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Interim Movement Rules For Next Year Are A Step Forward - NFU

The announcement today of an easing in the regime to regulate animal
movements following foot and mouth will loosen the strait-jacket
constricting farmers, says the NFU.

The new regime for England and Wales, announced this morning by Lord Whitty,
is likely to come into force in February.

The changes - which include the resumption of cattle markets with new
bio-security rules, general rather than individual licensing arrangements
and more sheep movements - will make a huge practical difference to farmers
and have followed long and complex talks with the NFU.

NFU President Ben Gill said the changes were a recognition of the fact that
the battle against the disease has been all but won. There have been no
cases for nearly three months.

Mr Gill said: "This is a massive step forward from the current situation
where farmers need a licence for every single movement. Farmers will be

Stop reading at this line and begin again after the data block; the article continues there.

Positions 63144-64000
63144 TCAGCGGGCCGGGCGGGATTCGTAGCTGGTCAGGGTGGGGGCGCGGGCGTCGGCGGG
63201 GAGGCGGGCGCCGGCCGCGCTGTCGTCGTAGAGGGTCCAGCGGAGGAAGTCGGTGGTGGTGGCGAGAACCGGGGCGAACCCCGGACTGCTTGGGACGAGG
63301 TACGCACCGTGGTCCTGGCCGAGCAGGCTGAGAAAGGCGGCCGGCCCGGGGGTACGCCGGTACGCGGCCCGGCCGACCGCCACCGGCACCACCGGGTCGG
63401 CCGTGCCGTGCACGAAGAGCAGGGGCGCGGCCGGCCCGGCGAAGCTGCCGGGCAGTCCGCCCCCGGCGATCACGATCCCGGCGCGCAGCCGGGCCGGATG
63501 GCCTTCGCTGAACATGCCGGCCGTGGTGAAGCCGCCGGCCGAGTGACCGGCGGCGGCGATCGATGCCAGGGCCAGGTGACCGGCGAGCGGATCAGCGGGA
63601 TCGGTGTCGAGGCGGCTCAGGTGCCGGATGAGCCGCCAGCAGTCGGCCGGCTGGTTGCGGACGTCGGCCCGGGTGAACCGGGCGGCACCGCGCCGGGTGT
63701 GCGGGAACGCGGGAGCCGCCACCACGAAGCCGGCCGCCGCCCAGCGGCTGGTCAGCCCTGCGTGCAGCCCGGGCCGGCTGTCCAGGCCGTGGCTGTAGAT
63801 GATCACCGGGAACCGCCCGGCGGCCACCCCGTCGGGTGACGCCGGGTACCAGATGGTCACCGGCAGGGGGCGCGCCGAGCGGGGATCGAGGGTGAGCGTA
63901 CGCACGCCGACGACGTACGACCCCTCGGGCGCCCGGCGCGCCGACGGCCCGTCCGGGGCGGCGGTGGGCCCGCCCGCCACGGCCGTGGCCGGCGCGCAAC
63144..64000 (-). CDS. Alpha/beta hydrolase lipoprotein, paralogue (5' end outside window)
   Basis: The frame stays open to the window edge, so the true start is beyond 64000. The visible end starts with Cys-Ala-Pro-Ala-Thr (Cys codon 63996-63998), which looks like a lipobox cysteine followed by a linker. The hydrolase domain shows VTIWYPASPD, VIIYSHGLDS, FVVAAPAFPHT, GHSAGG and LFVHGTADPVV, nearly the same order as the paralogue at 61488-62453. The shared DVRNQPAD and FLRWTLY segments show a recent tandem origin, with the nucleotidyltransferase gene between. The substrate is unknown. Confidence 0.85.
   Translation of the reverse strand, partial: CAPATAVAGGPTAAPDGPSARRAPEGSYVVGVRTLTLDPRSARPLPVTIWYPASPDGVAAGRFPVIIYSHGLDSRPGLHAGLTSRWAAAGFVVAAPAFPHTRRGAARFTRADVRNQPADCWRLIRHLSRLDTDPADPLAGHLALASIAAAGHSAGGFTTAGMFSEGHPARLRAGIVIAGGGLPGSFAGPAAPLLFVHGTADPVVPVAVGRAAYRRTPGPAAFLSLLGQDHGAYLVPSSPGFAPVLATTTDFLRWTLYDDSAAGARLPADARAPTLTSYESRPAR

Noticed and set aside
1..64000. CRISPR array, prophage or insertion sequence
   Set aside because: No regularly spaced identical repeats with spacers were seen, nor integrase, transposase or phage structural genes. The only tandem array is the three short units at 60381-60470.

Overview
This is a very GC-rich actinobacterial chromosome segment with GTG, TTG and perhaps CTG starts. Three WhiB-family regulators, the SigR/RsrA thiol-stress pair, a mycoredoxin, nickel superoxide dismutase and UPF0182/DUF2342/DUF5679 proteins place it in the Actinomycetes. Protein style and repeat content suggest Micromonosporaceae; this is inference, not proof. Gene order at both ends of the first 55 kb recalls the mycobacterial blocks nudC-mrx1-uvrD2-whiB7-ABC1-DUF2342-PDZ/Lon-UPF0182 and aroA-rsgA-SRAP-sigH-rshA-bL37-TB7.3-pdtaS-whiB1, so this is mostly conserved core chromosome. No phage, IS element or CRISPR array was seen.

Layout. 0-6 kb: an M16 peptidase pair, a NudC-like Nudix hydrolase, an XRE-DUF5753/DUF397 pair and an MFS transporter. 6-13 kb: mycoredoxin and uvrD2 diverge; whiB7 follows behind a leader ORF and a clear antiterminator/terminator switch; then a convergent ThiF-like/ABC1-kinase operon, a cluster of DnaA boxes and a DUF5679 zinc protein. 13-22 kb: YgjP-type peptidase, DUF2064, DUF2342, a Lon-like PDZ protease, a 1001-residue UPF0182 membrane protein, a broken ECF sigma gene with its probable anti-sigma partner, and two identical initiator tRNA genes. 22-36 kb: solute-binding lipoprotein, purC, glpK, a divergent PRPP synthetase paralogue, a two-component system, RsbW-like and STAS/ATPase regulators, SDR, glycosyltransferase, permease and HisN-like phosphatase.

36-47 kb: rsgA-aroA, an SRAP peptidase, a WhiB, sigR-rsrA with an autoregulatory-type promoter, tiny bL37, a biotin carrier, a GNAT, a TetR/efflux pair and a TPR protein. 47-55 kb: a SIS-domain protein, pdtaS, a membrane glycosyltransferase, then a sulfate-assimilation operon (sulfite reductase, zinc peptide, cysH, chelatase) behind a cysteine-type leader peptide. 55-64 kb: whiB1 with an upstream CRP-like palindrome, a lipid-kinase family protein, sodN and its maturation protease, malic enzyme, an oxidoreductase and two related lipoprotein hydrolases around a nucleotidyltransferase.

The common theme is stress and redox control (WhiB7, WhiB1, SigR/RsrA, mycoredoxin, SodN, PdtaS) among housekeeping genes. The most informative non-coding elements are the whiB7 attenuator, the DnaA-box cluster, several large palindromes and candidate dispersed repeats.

nothing short of delighted to see at least the start of the re-opening of
livestock markets.

"Farmers have understood the fact that they have had to comply with these
restrictions to stop the spread of the disease.

"But the complexity and bureaucracy of the system - not to mention the
physical impact on how farmers operate their businesses - has been very
hard. They will be extremely relieved at this news."

But Mr Gill added: "It is important to point out that this is an interim
regime. It can be further relaxed next year as we gain experience in the
operation of the system and the threat of foot and mouth recedes further.

"We will then be better placed to determine the long term management of
animal movements in the UK. A key element of future discussions will be the
issue of the 20-day movement standstill and the impact this will have on

"We are pleased to see that Lord Whitty has made it clear to producers that
DEFRA will be looking at other elements of fighting exotic diseases,
including the operation of import controls on meat and animal products.

"Strengthening our defences has been one of the NFU's key priorities
throughout the foot and mouth crisis."


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